Food drive doubles as architectural challenge

 The winning team with The Food Bank staff shows off its canned replica of Jesse Hall.

The winning team with The Food Bank staff shows off its canned replica of Jesse Hall.

A tropical beach scene. A life-size replica of Mr. Peanut. A Mario Kart screen capture. An alien from Dr. Who.

In the end, it was a miniature Jesse Hall—made completely of canned food—that took top design honors at the University of Missouri’s Department of Information Technology's second DOIT Food Drive.

The drive challenges IT teams to design and build structures using canned food and other non-perishable items while also collecting food and funds for The Food Bank.

The Mr. Peanut team took the prize for donating the most during the two-week campaign, which raised more than 4,000 food items and more than $2,200. The upstairs team at the department’s Locust Street building won the design prize. Both teams will be able to display their respective traveling trophies for the year.

The Food Bank team members judged the structures—no easy feat considering the talent of the designs.

Sea, We CAN End Hunger, Palms Down!

The so-called “basement” team at the Locust Street building challenged the old saying that money does not grow on trees. The palm tree combined dollars and donated food items to become a centerpiece of a tropical beach scene. It included rolling “waves” of paper-covered cans, a coconut made of peanut butter jars and a boat carrying hope in the form of funds for those in need.

Nuts About the Buddy Pack Program

On the first floor, Mr. Peanut—his famous monocle included—showcased the Buddy Pack program, which provides weekly bags of food and monthly jars of peanut butter to children in need. “I’m nuts about the Buddy Pack Program,” says the structure, made up of canned food mostly wrapped in yellow paper.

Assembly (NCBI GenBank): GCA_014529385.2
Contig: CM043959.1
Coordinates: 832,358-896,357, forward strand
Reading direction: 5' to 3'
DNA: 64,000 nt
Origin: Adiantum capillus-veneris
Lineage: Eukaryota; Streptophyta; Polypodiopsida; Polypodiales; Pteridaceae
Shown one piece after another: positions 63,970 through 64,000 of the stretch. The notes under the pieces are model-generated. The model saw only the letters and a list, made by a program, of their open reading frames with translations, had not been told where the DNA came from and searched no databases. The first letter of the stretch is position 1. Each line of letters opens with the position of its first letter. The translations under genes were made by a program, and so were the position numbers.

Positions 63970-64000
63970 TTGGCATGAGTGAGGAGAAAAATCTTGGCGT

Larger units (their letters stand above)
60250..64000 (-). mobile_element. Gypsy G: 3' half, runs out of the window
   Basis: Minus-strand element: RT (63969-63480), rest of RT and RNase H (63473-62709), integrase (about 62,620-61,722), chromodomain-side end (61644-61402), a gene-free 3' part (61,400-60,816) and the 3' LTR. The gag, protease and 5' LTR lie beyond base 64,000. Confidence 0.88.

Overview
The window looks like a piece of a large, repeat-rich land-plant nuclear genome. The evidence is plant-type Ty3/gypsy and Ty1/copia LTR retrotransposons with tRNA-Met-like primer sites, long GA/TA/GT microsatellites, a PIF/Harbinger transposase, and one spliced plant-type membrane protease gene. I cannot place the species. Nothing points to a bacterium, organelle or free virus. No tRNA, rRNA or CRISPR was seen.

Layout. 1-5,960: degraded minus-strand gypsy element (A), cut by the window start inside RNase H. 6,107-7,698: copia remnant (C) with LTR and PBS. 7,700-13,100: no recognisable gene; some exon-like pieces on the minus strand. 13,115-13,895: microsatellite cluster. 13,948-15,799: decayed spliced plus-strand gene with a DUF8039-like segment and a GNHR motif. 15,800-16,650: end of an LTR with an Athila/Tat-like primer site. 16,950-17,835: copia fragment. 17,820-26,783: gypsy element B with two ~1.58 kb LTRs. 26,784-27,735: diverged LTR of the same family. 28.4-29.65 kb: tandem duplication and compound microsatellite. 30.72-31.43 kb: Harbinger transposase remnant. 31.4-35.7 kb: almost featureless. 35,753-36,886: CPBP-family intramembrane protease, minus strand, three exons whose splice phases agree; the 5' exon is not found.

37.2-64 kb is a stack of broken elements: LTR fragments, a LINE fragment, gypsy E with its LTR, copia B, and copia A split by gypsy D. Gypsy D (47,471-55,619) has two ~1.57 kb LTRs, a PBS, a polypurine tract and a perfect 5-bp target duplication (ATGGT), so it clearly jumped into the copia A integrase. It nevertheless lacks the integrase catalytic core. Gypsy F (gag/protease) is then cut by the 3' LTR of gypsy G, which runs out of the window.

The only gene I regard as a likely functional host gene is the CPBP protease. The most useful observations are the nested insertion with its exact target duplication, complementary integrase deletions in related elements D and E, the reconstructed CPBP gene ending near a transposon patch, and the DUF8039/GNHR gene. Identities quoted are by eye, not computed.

Jesse Hall Stands Tall for The Food Bank

The design-winning Jesse Hall replica was detail-oriented with cans of food wrapped in red paper, decorated like bricks, and marble-esque columns that made the structure instantly recognizable. To add to the campus feel, additional cans featuring photos of students and visitors graced areas around the columns.

Mario Can Help, Too

The IT team at the Telecom Building adopted a tech theme, essentially creating what appeared to be a screen shot of Mario Kart on the wall. The scene feature Mario jumping into the air, surrounded by flowers and other obstacles found in the game.

Exterminate Hunger

IT employees stationed at the Life Sciences Center looked to Dr. Who for inspiration, creating a Dalek and cityscape of cans, bottled water, jerky sticks and other non-perishable goods. The structure looked ominous but promised to only exterminate hunger.

“This is a really fun way to collect food and funds for those in need,” said Kimberly Kent, special events coordinator at The Food Bank. “This year’s structures were really amazing. We appreciate the Department of IT at Mizzou for all of the hard work they put into building the structures.”

Disabled Veteran grateful for food in Macon County